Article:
Perhaps it was because of this unfortunate sequence of events that Gaudí changed. He became reluctant to talk with reporters or have his picture taken and solely concentrated on his masterpiece, La Sagrada Família. On June 7, 1926, Gaudí was run over by a tram. Because of his ragged attire and empty pockets, many cab drivers refused to pick him up for fear that he would be unable to pay the fare. He was eventually taken to a pauper's hospital in Barcelona. Nobody recognized the injured artist until his friends found him the next day. When they tried to move him into a nicer hospital, Gaudí refused, reportedly saying "I belong here among the poor." He died three days later on June 10, 1926, half of Barcelona mourning his death. He was buried in the midst of La Sagrada Família.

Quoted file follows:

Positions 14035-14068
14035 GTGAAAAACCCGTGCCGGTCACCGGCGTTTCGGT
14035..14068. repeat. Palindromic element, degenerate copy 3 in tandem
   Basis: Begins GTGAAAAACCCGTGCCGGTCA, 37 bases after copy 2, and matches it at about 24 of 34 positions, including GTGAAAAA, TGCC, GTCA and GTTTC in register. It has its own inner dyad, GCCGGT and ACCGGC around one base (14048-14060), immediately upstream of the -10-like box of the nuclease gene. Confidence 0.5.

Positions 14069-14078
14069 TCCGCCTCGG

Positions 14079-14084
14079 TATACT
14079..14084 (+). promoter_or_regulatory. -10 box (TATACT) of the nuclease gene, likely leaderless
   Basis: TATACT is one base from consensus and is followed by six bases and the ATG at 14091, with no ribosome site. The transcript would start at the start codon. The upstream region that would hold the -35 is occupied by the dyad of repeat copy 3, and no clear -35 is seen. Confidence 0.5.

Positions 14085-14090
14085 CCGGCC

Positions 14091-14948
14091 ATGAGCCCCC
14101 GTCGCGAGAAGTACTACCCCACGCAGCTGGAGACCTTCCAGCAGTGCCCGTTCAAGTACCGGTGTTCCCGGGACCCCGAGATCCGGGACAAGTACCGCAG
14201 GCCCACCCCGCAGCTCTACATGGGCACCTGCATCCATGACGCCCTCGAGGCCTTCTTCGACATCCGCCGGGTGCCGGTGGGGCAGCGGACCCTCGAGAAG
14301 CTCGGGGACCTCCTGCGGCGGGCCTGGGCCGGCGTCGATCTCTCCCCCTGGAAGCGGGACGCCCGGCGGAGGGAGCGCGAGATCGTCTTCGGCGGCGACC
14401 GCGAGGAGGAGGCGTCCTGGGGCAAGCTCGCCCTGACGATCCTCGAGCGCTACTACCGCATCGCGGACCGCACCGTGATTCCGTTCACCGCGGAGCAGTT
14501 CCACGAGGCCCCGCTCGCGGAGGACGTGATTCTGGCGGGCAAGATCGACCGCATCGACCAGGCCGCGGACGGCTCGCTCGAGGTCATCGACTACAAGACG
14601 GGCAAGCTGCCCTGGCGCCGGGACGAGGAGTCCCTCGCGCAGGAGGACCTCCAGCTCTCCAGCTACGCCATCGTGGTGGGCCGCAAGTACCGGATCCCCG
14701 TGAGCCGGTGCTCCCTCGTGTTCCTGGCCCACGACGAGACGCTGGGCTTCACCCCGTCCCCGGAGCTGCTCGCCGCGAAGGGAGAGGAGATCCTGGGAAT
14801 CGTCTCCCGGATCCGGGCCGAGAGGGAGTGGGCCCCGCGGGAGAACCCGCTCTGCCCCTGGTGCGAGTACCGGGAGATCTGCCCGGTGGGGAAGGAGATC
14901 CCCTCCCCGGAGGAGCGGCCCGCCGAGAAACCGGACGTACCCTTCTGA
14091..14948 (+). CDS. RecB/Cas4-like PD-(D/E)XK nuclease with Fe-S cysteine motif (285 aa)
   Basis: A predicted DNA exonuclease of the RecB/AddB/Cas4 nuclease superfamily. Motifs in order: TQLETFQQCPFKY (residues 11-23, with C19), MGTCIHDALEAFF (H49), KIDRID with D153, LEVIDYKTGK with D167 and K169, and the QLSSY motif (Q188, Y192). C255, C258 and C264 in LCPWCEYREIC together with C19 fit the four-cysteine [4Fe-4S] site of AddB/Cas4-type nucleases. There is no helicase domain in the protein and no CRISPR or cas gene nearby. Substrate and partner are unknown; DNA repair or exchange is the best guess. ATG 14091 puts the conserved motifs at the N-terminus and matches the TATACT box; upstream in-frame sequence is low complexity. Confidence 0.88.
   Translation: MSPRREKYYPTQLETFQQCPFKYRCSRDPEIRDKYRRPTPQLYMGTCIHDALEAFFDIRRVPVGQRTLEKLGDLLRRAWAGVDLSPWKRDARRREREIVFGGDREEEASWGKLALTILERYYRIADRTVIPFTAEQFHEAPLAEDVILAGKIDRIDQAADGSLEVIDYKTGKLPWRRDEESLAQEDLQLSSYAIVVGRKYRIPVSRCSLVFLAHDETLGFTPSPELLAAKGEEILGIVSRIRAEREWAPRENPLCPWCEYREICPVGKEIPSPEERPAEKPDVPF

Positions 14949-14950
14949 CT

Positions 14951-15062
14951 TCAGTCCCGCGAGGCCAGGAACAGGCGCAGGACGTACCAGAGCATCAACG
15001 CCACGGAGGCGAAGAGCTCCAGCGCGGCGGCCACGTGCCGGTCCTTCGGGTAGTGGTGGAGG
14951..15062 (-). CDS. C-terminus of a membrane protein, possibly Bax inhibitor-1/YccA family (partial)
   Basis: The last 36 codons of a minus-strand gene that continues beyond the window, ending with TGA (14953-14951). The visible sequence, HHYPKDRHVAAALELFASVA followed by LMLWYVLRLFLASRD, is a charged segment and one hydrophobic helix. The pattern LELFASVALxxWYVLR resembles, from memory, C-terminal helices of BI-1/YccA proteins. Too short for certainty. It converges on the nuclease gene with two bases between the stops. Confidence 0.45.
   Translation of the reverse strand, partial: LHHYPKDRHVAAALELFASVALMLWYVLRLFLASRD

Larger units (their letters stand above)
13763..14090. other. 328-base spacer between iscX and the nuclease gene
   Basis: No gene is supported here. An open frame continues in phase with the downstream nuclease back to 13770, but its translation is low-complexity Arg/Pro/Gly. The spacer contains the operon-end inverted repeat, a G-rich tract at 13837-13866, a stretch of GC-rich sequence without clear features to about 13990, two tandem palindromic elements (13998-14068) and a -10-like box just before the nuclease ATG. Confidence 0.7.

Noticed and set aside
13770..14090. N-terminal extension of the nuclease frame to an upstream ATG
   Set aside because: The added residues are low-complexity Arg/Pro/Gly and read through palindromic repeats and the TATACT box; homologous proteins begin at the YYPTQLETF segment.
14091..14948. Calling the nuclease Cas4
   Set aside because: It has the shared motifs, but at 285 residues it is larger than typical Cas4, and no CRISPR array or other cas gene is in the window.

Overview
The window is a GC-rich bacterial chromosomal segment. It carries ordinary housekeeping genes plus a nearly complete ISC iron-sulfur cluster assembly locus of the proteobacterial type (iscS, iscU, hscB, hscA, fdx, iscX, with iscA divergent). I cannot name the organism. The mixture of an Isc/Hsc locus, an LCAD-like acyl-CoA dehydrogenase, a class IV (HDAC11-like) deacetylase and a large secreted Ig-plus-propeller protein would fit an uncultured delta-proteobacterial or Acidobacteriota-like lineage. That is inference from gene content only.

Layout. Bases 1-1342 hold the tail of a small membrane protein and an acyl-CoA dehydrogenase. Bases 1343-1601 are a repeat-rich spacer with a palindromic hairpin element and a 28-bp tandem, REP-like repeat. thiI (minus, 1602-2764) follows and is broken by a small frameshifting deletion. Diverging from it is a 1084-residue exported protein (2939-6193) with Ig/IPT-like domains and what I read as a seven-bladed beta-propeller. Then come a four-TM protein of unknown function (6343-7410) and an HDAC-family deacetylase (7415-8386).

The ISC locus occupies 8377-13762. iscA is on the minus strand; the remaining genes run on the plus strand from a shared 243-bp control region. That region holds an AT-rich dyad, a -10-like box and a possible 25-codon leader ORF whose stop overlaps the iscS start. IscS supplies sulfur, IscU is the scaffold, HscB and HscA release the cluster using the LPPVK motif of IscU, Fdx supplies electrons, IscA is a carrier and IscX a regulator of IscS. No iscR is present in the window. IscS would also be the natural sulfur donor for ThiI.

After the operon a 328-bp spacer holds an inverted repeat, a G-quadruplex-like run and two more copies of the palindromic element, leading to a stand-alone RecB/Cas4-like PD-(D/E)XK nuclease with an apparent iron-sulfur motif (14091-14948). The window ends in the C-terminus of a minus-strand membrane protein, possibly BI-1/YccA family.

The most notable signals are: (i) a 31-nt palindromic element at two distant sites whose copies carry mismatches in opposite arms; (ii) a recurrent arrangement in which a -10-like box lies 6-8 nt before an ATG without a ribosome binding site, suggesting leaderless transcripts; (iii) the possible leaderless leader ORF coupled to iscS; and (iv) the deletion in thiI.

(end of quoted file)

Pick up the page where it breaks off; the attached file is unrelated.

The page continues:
Although Gaudí was constantly changing his mind and recreating his blue prints, the only existing copy of his last recorded blue prints were destroyed by the anarchists in 1938 during the Spanish Civil War. This has made it very difficult for his workers to complete the cathedral in the same fashion as Gaudí most likely would have wished. It is for this that Gaudí is known to many as "God's Architect". La Sagrada Família is now being completed but differences between his work and the new additions can be seen.

Completion of the Sagrada Familía is planned for 2026. However, this may prove wildly optimistic due to come other railways being planned.